The short answer is yes, usually.
In most coding standards and guidelines I have worked with (and developed) over the decades, the use abbreviations and acronyms in identifiers (e.g., in variable names, function names, type names, class names, structure names, etc.) is discouraged, unless the abbreviation or acronym is extremely well-known and the meaning is both obvious and unambiguous. Some knowledge of the domain can be assumed, but the identifiers should be understandable by a newcomer to the code. Code reviews should flag abbreviations and acronyms that don’t fall within these guidelines.
The overriding rule of thumb is always maximizing the readability of the code for the human reader.
When I was contracting at Bell Labs, I was handed a thick book on my first day there. It contained definitions for all of the many abbreviations and acronyms they used in their work on telephony and communication systems. I thought, “Great! I’ll be able to look up the abbreviations I see in the documentation and code, and will be able to immediately know what’s being referred to. Over time, I won’t have to look them up.” I was happy to receive that book, even though it seemed a bit thicker than I expected. But the first few times I had to actually use this book, I found that each of the abbreviations and acronyms I encountered had between five (5) and twenty three (23) different possible definitions. From the context of use, I could usually narrow down the number of definitions by at least half, but that left between two (2) and eleven (11) possible definitions for each name I was looking up.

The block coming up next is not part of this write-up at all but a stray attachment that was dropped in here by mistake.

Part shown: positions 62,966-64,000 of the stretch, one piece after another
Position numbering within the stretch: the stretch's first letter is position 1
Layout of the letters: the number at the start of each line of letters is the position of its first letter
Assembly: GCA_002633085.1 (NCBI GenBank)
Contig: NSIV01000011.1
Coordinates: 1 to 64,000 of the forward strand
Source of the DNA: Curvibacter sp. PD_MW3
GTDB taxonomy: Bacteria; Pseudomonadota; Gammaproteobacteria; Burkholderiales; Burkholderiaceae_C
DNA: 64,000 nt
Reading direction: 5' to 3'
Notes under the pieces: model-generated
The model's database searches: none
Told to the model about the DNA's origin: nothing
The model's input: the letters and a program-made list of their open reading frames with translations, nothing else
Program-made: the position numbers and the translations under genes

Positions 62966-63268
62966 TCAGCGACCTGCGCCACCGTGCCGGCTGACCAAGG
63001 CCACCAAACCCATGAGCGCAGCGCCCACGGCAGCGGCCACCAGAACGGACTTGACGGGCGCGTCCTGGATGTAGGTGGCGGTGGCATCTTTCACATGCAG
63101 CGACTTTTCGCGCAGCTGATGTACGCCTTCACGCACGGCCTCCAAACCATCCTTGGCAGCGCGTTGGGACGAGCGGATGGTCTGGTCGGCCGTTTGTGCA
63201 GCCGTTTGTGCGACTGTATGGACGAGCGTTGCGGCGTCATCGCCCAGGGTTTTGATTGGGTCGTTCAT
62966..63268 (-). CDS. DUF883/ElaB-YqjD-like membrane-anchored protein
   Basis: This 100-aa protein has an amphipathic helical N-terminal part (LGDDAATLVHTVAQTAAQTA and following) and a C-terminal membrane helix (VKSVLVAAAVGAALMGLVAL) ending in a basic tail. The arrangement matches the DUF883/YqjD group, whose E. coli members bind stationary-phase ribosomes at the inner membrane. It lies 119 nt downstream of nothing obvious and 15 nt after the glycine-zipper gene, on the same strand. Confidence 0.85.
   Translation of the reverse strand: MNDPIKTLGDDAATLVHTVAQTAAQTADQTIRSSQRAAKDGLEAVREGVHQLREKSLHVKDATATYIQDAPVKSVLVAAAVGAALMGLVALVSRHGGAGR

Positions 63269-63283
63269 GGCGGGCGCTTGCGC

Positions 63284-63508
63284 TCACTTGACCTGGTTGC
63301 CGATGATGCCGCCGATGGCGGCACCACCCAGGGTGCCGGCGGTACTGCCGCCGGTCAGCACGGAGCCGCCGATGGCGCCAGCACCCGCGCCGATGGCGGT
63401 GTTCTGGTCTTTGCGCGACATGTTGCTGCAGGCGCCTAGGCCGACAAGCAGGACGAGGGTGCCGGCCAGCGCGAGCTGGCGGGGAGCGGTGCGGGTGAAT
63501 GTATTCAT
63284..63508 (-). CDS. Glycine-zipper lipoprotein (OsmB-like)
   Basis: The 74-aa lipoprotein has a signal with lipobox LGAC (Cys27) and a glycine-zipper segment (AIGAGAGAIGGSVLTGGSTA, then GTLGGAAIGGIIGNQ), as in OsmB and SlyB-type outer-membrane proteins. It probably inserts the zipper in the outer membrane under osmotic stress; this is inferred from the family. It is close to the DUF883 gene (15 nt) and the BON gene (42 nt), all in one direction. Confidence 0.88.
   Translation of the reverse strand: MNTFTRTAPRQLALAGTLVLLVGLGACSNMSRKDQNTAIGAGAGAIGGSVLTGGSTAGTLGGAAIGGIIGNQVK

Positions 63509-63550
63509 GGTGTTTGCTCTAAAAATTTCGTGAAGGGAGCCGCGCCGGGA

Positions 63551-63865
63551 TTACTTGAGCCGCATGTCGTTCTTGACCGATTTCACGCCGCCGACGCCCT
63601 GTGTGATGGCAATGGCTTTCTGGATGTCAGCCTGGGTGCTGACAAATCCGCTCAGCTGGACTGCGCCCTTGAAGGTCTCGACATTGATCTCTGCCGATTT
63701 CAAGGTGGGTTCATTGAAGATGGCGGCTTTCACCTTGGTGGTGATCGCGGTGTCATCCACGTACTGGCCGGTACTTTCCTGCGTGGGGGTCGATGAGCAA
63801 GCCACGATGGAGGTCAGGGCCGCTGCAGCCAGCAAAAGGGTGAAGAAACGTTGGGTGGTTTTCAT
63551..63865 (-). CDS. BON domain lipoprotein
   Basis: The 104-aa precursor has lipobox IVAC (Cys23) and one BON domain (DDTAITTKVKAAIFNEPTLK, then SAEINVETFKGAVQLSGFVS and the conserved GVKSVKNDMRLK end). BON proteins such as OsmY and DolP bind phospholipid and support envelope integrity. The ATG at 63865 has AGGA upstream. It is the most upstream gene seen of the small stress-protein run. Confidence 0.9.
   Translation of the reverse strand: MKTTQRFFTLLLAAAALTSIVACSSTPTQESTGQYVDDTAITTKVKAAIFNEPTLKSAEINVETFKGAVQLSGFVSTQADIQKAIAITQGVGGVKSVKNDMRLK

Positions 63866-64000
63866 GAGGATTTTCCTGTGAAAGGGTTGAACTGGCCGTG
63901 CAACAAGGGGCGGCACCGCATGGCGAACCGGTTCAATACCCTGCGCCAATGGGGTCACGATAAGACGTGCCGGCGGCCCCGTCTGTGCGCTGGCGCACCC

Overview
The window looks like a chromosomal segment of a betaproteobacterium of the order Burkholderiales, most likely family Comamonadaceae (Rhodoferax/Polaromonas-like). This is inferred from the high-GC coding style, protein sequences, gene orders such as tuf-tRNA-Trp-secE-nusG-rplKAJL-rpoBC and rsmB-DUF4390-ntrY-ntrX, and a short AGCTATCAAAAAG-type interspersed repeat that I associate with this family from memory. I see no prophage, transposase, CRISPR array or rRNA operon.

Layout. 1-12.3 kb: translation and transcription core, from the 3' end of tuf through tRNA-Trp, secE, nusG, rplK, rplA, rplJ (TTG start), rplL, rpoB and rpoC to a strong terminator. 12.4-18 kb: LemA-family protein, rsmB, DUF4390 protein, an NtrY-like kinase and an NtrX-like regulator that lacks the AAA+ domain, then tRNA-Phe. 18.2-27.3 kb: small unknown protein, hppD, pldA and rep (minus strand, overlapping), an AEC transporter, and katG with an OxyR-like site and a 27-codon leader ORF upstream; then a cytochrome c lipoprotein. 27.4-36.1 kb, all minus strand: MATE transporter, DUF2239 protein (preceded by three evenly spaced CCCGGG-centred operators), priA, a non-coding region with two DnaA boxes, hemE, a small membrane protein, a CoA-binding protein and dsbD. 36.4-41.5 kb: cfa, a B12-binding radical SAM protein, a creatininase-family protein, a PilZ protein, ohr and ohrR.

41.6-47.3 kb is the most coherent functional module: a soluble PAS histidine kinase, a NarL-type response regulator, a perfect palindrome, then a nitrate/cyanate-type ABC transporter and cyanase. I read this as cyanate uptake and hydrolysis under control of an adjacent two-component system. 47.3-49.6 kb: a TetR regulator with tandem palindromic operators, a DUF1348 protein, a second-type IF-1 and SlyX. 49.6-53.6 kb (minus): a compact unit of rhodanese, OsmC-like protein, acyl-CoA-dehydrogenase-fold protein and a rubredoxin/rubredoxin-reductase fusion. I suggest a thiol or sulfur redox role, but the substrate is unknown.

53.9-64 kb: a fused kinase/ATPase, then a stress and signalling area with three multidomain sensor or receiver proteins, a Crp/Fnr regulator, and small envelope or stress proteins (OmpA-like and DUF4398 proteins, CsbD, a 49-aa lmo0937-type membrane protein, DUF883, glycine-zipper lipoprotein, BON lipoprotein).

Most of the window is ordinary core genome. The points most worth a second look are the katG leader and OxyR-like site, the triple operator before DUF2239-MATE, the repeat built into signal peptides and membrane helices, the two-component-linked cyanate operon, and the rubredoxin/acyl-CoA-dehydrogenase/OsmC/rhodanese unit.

Now, for someone who had years of experience reading their specific documentation and code base, it wouldn’t have been as much of an issue. But I was already coming from a telephony background at another company, and had several years of experience with developing and maintaining communication software. I just wasn’t familiar with all of their internal abbreviations and acronyms.
My point is that many of these abbreviations and acronyms used in the code were non-obvious and were ambiguous, unless you were already intimately familiar with the code.
So, again, the overriding factor is always maximizing the readability of the code for the human reader. This, in turn, reduces the cost of maintaining the code. Using a name that the reader of the code must look up in a book or online will slow down the reader, and thus increase the cost of maintaining the code. And if the name is ambiguous, it will slow down the process even more.
Modern development tools with wide display areas, free-form formatting (depending on the language), and high limits on identifier name lengths allow us to be more verbose and as clear as we need to be when writing our code. Remember that the compiler’s view of the code is incidental, compared with the importance of the human readability of the code.
TMAASK, which might mean “Too Many Abbreviations and Acronyms Spoil the Kode,” or it might mean something completely different. I’ll go look it up.